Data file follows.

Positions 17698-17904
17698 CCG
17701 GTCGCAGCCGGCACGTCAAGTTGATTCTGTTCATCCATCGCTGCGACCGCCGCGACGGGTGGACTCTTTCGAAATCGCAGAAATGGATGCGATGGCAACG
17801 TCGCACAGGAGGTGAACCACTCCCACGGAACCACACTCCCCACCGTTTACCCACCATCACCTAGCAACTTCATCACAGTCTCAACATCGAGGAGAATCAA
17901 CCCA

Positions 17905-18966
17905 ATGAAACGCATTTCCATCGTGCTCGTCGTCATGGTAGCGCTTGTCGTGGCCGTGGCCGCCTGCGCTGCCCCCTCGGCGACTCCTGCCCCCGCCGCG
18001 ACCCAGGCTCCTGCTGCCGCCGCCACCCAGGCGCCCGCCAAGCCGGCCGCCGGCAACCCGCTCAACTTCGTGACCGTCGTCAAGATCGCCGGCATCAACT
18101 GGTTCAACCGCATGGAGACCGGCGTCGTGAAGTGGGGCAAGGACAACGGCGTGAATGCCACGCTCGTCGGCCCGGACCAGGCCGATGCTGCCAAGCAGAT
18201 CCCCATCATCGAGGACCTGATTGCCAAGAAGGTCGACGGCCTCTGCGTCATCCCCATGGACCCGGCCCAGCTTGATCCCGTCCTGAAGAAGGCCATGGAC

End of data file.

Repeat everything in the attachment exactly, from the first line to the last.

Positions 17698-17904
17698 CCG
17701 GTCGCAGCCGGCACGTCAAGTTGATTCTGTTCATCCATCGCTGCGACCGCCGCGACGGGTGGACTCTTTCGAAATCGCAGAAATGGATGCGATGGCAACG
17801 TCGCACAGGAGGTGAACCACTCCCACGGAACCACACTCCCCACCGTTTACCCACCATCACCTAGCAACTTCATCACAGTCTCAACATCGAGGAGAATCAA
17901 CCCA

Positions 17905-18966
17905 ATGAAACGCATTTCCATCGTGCTCGTCGTCATGGTAGCGCTTGTCGTGGCCGTGGCCGCCTGCGCTGCCCCCTCGGCGACTCCTGCCCCCGCCGCG
18001 ACCCAGGCTCCTGCTGCCGCCGCCACCCAGGCGCCCGCCAAGCCGGCCGCCGGCAACCCGCTCAACTTCGTGACCGTCGTCAAGATCGCCGGCATCAACT
18101 GGTTCAACCGCATGGAGACCGGCGTCGTGAAGTGGGGCAAGGACAACGGCGTGAATGCCACGCTCGTCGGCCCGGACCAGGCCGATGCTGCCAAGCAGAT
18201 CCCCATCATCGAGGACCTGATTGCCAAGAAGGTCGACGGCCTCTGCGTCATCCCCATGGACCCGGCCCAGCTTGATCCCGTCCTGAAGAAGGCCATGGAC